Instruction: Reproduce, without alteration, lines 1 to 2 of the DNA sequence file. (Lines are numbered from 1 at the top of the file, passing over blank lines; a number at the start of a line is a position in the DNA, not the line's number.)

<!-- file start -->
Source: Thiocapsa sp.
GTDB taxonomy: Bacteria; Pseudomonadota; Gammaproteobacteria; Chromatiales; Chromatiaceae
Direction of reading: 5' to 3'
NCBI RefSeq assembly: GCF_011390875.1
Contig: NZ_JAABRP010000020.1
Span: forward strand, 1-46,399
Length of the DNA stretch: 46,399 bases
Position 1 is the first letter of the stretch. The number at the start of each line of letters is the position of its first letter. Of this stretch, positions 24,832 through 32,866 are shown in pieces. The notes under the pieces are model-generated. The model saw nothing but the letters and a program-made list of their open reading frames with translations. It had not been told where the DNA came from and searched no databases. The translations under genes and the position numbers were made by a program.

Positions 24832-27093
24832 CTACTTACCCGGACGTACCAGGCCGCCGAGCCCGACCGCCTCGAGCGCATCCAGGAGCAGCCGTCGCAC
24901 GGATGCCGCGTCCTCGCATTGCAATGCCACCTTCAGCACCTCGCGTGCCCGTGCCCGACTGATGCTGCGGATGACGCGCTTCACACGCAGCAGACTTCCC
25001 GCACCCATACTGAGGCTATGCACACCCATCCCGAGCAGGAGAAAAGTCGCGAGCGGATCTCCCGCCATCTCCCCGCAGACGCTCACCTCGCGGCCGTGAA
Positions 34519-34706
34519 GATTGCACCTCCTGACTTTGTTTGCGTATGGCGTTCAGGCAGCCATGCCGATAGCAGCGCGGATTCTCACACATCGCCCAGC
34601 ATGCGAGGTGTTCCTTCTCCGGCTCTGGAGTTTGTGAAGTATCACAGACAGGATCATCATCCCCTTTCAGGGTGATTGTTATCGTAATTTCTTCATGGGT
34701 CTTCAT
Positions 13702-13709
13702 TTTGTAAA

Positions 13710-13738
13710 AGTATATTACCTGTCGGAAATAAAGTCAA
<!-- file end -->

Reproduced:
Source: Thiocapsa sp.
GTDB taxonomy: Bacteria; Pseudomonadota; Gammaproteobacteria; Chromatiales; Chromatiaceae